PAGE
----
Our Helper is the Word; let us put confidence in Him. (XII).
Last Update: January 23, 2011
Now, O you, my children, our Instructor is like His Father God, whose son He is, sinless, blameless, and with a soul devoid of passion; God in the form of man, stainless, the minister of His Father's will, the Word who is God, who is in the Father, who is at the Father's right hand, and with the form of God is God. (I,2).
The Lord ministers all good and all help, both as man and as God: as God, forgiving our sins; and as man, training us not to sin. (I,3).
For how shall he not be loved for whose sake the only-begotten Son is sent from the Father's bosom, the Word of faith, the faith which is superabundant. (I,3).
For how shall he not be loved for whose sake the only-begotten Son is sent from the Father's bosom, the Word of faith, the faith which is superabundant, (I,5).
Furthermore, there is an intimation of the divinity of the Lord in His not being slain. For Jesus rose again after His burial, having suffered no harm, like Isaac released from sacrifice. And in defence of the point to be established, I shall adduce another consideration of the greatest weight. The Spirit calls the Lord Himself a child, thus prophesying by Esaias: “Lo, to us a child has been born, to us a son has been given, on whose own shoulder the government shall be; and His name has been called the Angel of great Counsel.” Who, then, is this infant child? He according to whose image we are made little children. By the same prophet is declared His greatness: “Wonderful, Counsellor, Mighty God, Everlasting Father, Prince of Peace; that He might fulfil His discipline: and of His peace there shall be no end.” Isaiah 9:6 O the great God! O the perfect child! The Son in the Father, and the Father in the Son. And how shall not the discipline of this child be perfect, which extends to all, leading as a schoolmaster us as children who are His little ones? He has stretched forth to us those hands of His that are conspicuously worthy of trust. To this child additional testimony is borne by John, “the greatest prophet among those born of women:” Luke 7:28 Behold the Lamb of God! For since Scripture calls the infant children lambs, it has also called Him— God the Word— who became man for our sakes, and who wished in all points to be made like to us— “the Lamb of God”— Him, namely, that is the Son of God, the child of the Father.(I.5).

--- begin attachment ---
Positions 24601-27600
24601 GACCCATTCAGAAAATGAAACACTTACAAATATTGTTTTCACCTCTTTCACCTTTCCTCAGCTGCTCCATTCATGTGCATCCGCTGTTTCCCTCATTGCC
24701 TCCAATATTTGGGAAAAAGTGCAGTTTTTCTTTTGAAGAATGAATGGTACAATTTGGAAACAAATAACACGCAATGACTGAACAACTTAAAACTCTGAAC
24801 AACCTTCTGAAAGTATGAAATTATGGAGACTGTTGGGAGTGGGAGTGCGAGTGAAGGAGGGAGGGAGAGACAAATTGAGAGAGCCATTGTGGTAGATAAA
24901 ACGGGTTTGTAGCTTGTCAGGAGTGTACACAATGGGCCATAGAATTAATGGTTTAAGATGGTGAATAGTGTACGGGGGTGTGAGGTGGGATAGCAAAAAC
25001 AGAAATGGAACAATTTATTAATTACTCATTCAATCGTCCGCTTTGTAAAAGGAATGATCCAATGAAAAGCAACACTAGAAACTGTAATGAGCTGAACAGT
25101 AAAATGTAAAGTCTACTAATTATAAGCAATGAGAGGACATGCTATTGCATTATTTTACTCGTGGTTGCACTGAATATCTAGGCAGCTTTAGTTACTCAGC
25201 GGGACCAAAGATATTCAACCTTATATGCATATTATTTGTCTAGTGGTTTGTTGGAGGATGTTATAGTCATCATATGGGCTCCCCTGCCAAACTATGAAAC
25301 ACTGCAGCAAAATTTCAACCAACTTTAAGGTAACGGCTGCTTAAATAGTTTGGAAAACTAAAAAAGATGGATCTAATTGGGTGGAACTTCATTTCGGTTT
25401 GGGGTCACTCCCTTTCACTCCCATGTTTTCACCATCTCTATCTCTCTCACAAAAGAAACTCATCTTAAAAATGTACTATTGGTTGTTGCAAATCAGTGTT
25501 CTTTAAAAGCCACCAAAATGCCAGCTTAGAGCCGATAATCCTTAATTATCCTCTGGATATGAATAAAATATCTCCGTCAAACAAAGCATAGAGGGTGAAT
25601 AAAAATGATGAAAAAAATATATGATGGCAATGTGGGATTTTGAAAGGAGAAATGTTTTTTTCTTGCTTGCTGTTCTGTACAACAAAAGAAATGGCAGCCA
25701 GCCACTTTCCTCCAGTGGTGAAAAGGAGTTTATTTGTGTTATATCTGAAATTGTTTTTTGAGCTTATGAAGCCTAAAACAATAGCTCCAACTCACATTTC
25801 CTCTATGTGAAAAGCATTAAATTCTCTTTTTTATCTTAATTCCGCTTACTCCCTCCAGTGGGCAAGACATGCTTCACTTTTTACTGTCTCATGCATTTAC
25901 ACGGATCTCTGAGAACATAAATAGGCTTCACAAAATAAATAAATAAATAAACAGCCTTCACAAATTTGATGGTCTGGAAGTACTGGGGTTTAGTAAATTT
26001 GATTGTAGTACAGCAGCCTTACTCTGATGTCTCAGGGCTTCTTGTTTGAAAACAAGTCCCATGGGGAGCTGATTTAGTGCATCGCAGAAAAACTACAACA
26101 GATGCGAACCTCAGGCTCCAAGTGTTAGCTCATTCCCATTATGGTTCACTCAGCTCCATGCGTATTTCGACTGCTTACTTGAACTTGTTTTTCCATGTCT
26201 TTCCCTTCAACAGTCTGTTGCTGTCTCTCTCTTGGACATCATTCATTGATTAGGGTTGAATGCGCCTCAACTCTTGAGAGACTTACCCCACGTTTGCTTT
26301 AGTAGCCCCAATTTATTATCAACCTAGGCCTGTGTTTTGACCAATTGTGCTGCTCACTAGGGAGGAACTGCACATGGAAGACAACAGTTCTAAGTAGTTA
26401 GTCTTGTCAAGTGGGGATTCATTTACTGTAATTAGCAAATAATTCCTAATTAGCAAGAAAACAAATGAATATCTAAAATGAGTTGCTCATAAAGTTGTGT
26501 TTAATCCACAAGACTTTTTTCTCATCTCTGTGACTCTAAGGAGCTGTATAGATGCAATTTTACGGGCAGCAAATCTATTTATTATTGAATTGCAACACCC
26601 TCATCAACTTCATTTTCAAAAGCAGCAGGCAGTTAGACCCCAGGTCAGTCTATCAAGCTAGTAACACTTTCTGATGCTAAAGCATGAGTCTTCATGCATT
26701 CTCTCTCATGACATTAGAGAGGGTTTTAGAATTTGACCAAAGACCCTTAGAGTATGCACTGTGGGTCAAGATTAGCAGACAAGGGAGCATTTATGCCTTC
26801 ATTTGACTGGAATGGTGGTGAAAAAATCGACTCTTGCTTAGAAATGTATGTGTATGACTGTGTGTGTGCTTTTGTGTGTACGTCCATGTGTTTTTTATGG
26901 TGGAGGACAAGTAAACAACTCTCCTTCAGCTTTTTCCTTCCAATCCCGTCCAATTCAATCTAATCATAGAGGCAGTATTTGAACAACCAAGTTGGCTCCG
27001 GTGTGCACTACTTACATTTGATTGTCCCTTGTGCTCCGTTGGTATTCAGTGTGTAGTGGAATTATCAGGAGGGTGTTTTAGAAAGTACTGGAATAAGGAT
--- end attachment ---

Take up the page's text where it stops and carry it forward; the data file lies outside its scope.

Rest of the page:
Let us then ask the wise, Is Christ, begotten today, already perfect, or— what were most monstrous— imperfect? If the latter, there is some addition He requires yet to make. But for Him to make any addition to His knowledge is absurd, since He is God.... Will they not then own, though reluctant, that the perfect Word born of the perfect Father was begotten in perfection, according to œconomic fore-ordination? And if He was perfect, why was He, the perfect one, baptized? It was necessary, they say, to fulfil the profession that pertained to humanity. Most excellent. Well, I assert, simultaneously with His baptism by John, He becomes perfect? Manifestly. He did not then learn anything more from him? Certainly not. But He is perfected by the washing— of baptism— alone, and is sanctified by the descent of the Spirit? Such is the case. The same also takes place in our case, whose exemplar Christ became. Being baptized, we are illuminated; illuminated, we become sons; being made sons, we are made perfect; being made perfect, we are made immortal. “I,” says He, “have said that you are gods, and all sons of the Highest.” (I,6).
The universal Father is one, and one the universal Word; and the Holy Spirit is one and the same everywhere, and one is the only virgin mother. I love to call her the Church.(I,6)
But our Instructor is the holy God Jesus, the Word, who is the guide of all humanity. The loving God Himself is our Instructor. (I,7).
Nothing, then, is hated by God, nor yet by the Word. For both are one— that is, God. For He has said, “In the beginning the Word was in God, and the Word was God.” (I,8).
It is indisputable, then, that the Lord is the Son of the Creator. And if, the Creator above all is confessed to be just, and the Lord to be the Son of the Creator; then the Lord is the Son of Him who is just. (I,8).
Besides, the feeling of anger (if it is proper to call His admonition anger) is full of love to man, God condescending to emotion on man's account; for whose sake also the Word of God became man.(I,8).
So God is good on His own account, and just also on ours, and He is just because He is good. And His justice is shown to us by His own Word from there from above, whence the Father was. For before He became Creator He was God; He was good. And therefore He wished to be Creator and Father. And the nature of all that love was the source of righteousness— the cause, too, of His lighting up His sun, and sending down His own Son.(I,9).
So that from this it is clear, that one alone, true, good, just, in the image and likeness of the Father, His Son Jesus, the Word of God, is our Instructor; to whom God has entrusted us, as an affectionate father commits his children to a worthy tutor, expressly charging us, “This is my beloved Son: hear Him.” The divine Instructor is trustworthy, adorned as He is with three of the fairest ornament— knowledge, benevolence, and authority of utterance—with knowledge, for He is the paternal wisdom: “All Wisdom is from the Lord, and with Him for evermore;”— with authority of utterance, for He is God and Creator: “For all things were made by Him, and without Him was not anything made.(I,11).